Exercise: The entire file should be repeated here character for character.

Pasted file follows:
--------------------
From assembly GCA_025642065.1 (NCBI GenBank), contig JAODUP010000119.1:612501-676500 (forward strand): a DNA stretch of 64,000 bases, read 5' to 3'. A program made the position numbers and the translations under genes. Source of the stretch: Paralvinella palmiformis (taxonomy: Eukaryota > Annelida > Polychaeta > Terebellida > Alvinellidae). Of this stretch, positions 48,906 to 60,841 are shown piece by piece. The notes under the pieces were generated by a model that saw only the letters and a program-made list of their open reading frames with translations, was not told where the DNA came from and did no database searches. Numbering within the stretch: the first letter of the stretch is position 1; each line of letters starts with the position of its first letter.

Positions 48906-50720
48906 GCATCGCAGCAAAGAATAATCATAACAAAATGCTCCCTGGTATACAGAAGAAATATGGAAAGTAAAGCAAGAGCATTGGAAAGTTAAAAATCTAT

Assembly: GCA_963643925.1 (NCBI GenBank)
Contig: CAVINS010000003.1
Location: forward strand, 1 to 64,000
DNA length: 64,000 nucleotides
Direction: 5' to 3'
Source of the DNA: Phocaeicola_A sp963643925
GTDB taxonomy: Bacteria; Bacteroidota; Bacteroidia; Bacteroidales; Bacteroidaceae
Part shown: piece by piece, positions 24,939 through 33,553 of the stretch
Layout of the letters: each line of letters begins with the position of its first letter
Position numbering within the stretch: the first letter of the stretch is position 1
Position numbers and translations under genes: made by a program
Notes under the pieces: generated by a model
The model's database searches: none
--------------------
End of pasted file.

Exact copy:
From assembly GCA_025642065.1 (NCBI GenBank), contig JAODUP010000119.1:612501-676500 (forward strand): a DNA stretch of 64,000 bases, read 5' to 3'. A program made the position numbers and the translations under genes. Source of the stretch: Paralvinella palmiformis (taxonomy: Eukaryota > Annelida > Polychaeta > Terebellida > Alvinellidae). Of this stretch, positions 48,906 to 60,841 are shown piece by piece. The notes under the pieces were generated by a model that saw only the letters and a program-made list of their open reading frames with translations, was not told where the DNA came from and did no database searches. Numbering within the stretch: the first letter of the stretch is position 1; each line of letters starts with the position of its first letter.

Positions 48906-50720
48906 GCATCGCAGCAAAGAATAATCATAACAAAATGCTCCCTGGTATACAGAAGAAATATGGAAAGTAAAGCAAGAGCATTGGAAAGTTAAAAATCTAT

Assembly: GCA_963643925.1 (NCBI GenBank)
Contig: CAVINS010000003.1
Location: forward strand, 1 to 64,000
DNA length: 64,000 nucleotides
Direction: 5' to 3'
Source of the DNA: Phocaeicola_A sp963643925
GTDB taxonomy: Bacteria; Bacteroidota; Bacteroidia; Bacteroidales; Bacteroidaceae
Part shown: piece by piece, positions 24,939 through 33,553 of the stretch
Layout of the letters: each line of letters begins with the position of its first letter
Position numbering within the stretch: the first letter of the stretch is position 1
Position numbers and translations under genes: made by a program
Notes under the pieces: generated by a model
The model's database searches: none